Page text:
Companies that adopt certain practices typically obtain better results from remote work than companies that don’t. For example, a company should ensure that each of its remote employees has a reliable internet connection at home and a laptop or device that can handle the software and applications required for the job.
Investing in tools that streamline communication and collaboration in a remote workforce is also a must for companies that want to get the most from a remote work environment.
Having certain protocols in place also increases the effectiveness of a remote team, particularly if employees are scattered around the globe. Your company might schedule check-ins between project managers and remote team members, giving them a chance to discuss concerns and progress on projects. Using collaboration tools and encouraging team members to share and update their work progress also streamlines communication.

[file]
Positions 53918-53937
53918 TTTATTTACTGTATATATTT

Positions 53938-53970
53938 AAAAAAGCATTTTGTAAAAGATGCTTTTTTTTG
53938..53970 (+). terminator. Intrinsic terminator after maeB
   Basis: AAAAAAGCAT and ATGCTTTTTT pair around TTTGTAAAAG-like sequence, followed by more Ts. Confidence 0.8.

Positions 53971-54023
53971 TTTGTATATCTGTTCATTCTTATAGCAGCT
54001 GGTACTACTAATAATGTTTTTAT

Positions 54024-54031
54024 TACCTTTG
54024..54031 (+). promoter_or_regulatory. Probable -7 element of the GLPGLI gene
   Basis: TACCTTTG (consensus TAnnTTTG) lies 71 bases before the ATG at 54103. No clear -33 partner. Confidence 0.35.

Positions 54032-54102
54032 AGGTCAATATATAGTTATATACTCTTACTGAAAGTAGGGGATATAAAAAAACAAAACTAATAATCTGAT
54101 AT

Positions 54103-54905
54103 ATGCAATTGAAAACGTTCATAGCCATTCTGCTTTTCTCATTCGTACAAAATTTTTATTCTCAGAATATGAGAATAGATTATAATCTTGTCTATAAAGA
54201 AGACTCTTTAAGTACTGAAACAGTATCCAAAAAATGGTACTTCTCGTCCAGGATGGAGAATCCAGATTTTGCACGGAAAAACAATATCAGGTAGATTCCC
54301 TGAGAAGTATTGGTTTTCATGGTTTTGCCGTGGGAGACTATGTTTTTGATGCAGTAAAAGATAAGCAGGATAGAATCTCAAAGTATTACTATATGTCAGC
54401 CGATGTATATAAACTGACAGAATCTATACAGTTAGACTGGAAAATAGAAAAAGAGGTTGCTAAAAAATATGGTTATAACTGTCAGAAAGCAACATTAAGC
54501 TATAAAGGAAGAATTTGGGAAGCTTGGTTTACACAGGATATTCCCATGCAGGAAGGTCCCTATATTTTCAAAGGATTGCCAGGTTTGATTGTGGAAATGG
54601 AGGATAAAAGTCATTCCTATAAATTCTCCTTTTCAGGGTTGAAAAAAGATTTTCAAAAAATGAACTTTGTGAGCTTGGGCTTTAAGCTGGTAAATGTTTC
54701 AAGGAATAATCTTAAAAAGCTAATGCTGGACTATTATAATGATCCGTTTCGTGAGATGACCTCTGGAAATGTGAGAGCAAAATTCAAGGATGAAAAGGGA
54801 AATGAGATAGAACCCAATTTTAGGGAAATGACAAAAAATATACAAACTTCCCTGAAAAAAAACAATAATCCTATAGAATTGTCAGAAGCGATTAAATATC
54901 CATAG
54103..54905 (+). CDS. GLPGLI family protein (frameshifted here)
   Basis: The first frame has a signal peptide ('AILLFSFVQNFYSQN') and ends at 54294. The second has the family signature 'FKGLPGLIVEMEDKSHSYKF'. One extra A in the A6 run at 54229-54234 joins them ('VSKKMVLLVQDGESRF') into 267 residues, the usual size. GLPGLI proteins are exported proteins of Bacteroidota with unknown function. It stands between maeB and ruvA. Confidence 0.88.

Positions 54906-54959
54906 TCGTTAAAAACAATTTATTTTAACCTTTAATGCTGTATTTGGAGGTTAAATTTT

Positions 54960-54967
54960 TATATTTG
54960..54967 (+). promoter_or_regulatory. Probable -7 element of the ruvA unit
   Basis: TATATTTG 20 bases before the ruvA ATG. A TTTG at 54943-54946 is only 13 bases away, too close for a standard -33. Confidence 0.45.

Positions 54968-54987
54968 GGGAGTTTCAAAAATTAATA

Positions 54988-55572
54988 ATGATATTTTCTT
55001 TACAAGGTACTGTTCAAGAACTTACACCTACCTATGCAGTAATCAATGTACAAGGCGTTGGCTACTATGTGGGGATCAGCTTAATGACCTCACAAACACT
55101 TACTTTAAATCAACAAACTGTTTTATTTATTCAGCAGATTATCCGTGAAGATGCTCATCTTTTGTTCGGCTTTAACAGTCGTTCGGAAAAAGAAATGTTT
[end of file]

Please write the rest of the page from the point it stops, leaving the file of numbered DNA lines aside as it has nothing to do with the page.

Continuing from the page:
Hiring the right employees from the start also increases the effectiveness of a remote team. Some employees are better suited for a remote work environment than others. They are used to working independently and have a proven track record of completing projects and tasks with little supervision.
Finally, while your remote team might never meet in person, you can still take steps to increase interaction and create team-building activities. Virtual team-building exercises or icebreakers before video meetings can help everyone get to know each other and make them feel more connected. When your team feels like a unit, it’ll work more effectively.
Hire and manage your remote workforce with G-P.
Remote work is here to stay and has many benefits for companies. As your company scales and begins to increase the size of its remote workforce, G-P can help manage the growing pains.
Our fully compliant, SaaS-based Global Growth Platform™ automates and streamlines recruiting, onboarding, hiring, payroll, and HR processes. With our technology, you can quickly hire and manage your remote employees, no matter where in the world they are located. Our platform lets you build international teams in 180+ countries, with no entity setup required, all while remaining compliant with labor and tax laws.
Request a proposal today to see how it works.